Teachers use the Beige Book to guide students through a mock FOMC meeting. If you have a smaller class, you can divide students into groups representing each of the sectors in the book. You can have these groups represent your local district or the economy at large. If you have a larger class, you can divide students into different districts and have them complete the activity using the report of the district they are representing. Members of the groups can represent different sectors, such as manufacturing or real estate, bringing the narrative from their section of the report to the group as a whole for discussion. (You can cut strips from the report and pass them out to students, with each student also receiving the summary report.) Students can vote on monetary policy actions for their district using the information they have gathered. They can then compare the class vote to the actual decisions made at the latest FOMC meeting.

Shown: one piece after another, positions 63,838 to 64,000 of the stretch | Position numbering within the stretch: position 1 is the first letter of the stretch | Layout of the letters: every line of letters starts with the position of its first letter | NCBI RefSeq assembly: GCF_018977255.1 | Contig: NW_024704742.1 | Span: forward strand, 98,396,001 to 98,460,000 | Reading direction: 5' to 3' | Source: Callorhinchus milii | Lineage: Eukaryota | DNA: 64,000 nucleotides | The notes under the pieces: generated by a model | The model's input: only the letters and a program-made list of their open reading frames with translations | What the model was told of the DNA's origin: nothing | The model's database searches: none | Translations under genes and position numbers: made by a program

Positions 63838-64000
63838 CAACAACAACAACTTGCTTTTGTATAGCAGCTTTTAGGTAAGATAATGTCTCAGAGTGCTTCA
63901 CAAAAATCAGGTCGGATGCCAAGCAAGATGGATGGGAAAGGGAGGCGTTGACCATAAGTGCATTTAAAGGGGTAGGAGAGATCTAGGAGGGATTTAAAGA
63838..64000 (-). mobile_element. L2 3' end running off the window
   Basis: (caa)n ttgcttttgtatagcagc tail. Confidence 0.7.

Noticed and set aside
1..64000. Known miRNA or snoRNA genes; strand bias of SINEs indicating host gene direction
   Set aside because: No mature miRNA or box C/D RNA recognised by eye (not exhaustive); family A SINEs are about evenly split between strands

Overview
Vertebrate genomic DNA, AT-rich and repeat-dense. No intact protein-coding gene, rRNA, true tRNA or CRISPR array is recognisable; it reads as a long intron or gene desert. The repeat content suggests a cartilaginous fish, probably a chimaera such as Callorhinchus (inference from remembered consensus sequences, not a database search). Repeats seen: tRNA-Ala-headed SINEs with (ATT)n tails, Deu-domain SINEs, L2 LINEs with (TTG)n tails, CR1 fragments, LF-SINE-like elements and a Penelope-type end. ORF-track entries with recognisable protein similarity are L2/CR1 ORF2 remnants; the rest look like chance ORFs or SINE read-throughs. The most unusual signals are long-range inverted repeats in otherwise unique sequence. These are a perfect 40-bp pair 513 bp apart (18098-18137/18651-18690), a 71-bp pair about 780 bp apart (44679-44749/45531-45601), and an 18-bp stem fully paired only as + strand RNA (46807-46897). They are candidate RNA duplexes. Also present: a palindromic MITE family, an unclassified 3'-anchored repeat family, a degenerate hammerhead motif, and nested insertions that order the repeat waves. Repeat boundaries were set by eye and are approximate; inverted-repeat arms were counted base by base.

FOMC statements: A close reading approach
Three weeks after each Federal Open Market Committee meeting, the Federal Reserve releases meeting minutes along with a press statement explaining the group's policy decisions. You can give the students this statement and have them carry out close readings using a variety of strategies, including the 3-2-1 approach. With one version of this approach, you ask students to write about three things they discovered, two things they found interesting, and one question they still have. Alternatively, you can have students mark three things they understood, two things they did not understand or had questions about, and one main point or idea. When they highlight the main ideas they think are important, they should also mark unfamiliar vocabulary. Comparing the statement to news articles on the meeting is another way students can deepen their understanding of the text.